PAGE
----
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Google’s New Mobile Device Oriented SEO Element

Google has hardcoded new elements that are directly tied to mobile search into its most current search equation that could impact your SEO efforts.  Interestingly, these critical factors have less to do with content and code and more to do with user experience and increasing your chances of connecting with potential customers.  Both Google and your website visitors could make overlooking this key component a costly mistake, so consider this insight before continuing with your SEO efforts.

When Google overhauled their new search algorithm on September 27th with the release of “Hummingbird”, they not only transformed the way your website is ranked but how SEO is thought of along two dimensions.

Update Your SEO Mindset

Before “Hummingbird,” your website’s pages were search engine optimized on the micro-level based on separate keywords and specific page treatments made on and below the surface.  Prior to September 27th, Google’s algorithm wasn’t as sophisticated as it is today, so words were seen individually and not as well understood within a larger context.  But with the explosive growth and accelerated adoption of mobile search, all that changed. Google found that most people who search from their mobile devices use strings of words and short questions. 

When it comes to mobile search, people treat their phones like people, using concise questions or extended phrases to find what they’re looking for.  To keep pace with the way people search on all devices, Google’s search equations had to better understand the context and relationships between a string of words and phrases to deliver accurate results to verbal search requests. In other words, the search equation needs to be able to “understand”, not just “read” the goal expected by the mobile user. We refer to this as mobile optimization.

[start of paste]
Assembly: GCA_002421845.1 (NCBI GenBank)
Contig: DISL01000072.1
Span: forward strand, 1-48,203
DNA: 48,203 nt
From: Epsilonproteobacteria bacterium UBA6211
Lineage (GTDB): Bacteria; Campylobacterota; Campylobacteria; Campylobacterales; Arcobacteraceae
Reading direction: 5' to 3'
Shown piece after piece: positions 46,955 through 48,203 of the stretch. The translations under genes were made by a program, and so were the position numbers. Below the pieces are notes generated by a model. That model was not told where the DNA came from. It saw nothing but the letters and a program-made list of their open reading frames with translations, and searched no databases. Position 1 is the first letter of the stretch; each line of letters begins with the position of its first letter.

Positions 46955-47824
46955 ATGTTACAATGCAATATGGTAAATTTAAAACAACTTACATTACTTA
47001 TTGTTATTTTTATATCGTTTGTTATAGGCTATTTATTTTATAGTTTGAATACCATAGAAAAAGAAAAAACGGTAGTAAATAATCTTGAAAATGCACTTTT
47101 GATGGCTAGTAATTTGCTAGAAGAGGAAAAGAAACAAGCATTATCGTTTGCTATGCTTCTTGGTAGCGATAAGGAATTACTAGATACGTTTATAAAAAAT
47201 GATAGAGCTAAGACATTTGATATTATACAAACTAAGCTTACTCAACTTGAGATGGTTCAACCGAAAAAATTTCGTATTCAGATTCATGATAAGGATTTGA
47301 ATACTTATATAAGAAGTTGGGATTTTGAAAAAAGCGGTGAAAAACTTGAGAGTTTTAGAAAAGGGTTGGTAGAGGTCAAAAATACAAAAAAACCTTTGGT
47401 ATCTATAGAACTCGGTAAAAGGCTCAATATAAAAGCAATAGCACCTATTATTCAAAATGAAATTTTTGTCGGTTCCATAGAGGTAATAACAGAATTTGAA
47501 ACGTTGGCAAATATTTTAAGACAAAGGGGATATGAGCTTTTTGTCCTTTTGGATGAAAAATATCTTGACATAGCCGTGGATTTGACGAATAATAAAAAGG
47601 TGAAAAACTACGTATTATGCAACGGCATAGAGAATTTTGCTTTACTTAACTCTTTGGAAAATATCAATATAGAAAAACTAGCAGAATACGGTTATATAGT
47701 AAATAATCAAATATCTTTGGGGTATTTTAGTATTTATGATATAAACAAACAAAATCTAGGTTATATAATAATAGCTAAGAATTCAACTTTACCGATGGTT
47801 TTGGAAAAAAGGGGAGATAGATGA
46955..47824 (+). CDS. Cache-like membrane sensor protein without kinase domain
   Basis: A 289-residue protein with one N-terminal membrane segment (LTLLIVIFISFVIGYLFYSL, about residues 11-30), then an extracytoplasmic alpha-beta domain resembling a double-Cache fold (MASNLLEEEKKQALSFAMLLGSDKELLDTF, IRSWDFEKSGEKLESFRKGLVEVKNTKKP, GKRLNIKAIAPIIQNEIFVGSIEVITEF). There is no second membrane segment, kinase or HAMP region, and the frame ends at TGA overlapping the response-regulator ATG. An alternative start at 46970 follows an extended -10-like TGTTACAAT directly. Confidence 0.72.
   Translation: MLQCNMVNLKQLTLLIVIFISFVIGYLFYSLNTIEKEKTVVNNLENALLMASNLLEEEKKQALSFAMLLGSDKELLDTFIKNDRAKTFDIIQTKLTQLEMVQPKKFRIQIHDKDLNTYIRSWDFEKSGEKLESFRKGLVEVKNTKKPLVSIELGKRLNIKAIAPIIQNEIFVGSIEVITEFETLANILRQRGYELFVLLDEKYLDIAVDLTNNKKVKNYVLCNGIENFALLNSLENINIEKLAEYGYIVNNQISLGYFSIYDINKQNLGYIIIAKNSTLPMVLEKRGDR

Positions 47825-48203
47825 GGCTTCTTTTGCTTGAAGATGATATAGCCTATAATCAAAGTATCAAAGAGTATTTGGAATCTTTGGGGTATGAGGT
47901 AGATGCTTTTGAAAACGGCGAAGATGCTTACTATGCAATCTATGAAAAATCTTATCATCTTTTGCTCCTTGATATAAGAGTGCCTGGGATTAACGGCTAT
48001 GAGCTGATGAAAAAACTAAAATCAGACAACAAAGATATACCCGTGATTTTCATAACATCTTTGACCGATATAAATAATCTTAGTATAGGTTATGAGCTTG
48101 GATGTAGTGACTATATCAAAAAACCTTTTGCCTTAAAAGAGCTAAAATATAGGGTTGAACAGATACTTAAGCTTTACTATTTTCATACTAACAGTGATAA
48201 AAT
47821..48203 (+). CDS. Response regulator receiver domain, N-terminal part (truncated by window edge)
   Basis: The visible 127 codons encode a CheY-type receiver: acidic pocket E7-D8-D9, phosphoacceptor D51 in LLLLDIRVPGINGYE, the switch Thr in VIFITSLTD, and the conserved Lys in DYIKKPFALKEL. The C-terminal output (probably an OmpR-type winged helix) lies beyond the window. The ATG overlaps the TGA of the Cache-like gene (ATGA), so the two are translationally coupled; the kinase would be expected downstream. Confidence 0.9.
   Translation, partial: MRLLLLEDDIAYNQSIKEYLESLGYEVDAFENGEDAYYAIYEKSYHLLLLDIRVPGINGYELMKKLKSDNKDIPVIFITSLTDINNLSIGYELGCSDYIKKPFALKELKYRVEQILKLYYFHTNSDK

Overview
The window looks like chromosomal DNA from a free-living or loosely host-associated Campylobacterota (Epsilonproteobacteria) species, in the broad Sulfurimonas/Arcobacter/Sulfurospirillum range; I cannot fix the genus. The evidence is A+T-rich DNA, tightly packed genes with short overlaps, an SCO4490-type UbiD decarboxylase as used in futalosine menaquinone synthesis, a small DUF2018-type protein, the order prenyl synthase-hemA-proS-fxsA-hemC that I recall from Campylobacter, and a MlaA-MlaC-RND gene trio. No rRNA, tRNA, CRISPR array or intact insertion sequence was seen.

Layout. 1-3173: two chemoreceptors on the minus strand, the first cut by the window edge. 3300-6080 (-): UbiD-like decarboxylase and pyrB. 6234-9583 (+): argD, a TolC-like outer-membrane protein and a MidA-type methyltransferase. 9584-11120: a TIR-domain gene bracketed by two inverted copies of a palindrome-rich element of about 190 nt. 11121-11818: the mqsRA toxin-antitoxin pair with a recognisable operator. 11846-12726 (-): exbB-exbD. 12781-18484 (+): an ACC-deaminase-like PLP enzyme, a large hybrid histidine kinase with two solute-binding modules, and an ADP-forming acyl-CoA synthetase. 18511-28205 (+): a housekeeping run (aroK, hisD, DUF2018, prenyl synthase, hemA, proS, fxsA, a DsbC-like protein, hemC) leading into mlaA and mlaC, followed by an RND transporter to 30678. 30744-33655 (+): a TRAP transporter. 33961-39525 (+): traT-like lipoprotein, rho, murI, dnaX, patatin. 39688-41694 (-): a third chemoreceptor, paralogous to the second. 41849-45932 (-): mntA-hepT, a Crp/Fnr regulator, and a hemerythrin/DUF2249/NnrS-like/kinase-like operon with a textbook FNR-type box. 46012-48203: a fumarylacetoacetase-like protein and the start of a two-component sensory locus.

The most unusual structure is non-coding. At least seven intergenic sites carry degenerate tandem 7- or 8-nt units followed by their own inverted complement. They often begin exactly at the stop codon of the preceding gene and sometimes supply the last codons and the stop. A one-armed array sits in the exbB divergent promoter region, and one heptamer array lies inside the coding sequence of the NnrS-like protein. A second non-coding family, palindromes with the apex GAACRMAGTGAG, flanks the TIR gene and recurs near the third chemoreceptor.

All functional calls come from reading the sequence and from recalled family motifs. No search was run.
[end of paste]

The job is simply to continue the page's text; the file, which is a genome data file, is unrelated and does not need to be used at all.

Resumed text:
Click Satisfaction

Google is equally interested in satisfying people who click on your site from their search results page.  Why? If users on a mobile device continually land on websites that frustrate them, they won’t want to search while on their mobile device – and Google can’t grow their mobile pay-per-click business if users react negatively to their mobile experience.  This is why Google rewards companies that have mobile-friendly websites – so users continue to search on their mobile devices because they encounter positive experiences.  While many other factors are considered, mobile optimization does help increase a company’s online visibility.  

How does Google know when a website isn’t mobile-friendly?  If visitors leave the first page they land on, (not counting your contact page), it is assumed that they landed on it unintentionally, they expected something different, or they were dissatisfied with the result – all outcomes signaling a mismatch between expectations and result.

Why is Google so vested in promoting a positive mobile-friendly experience?  Well, Google’s actions are partially incentivized by their revenue growth expectations from the additional pay-per-click revenues they anticipate from mobile platforms.  

That said, the mobile market is growing and future revenues are hinged on it.  Cell phones are now being used by 91% of adults (1) and are the most quickly adopted consumer technology in the history of the world.  As of June 2012, 35.8% of American homes become cell only (2) – no landline phone – and this figure continues to increase. Based on these past trends and current trajectories, any company with a website should be motivated to make it as easy for all potential customers as possible to learn, connect, and do business with them.  At the very least, don’t make it difficult for this growing surge of mobile internet users to visit your website with their handheld device.

Pew Research Center’s Internet & American Life Project 2013


Wireless Substitution: Early Release of Estimates From the National Health Interview Survey, January–June 2012 http://www.cdc.gov/nchs/data/nhis/earlyrelease/wireless201212.PDF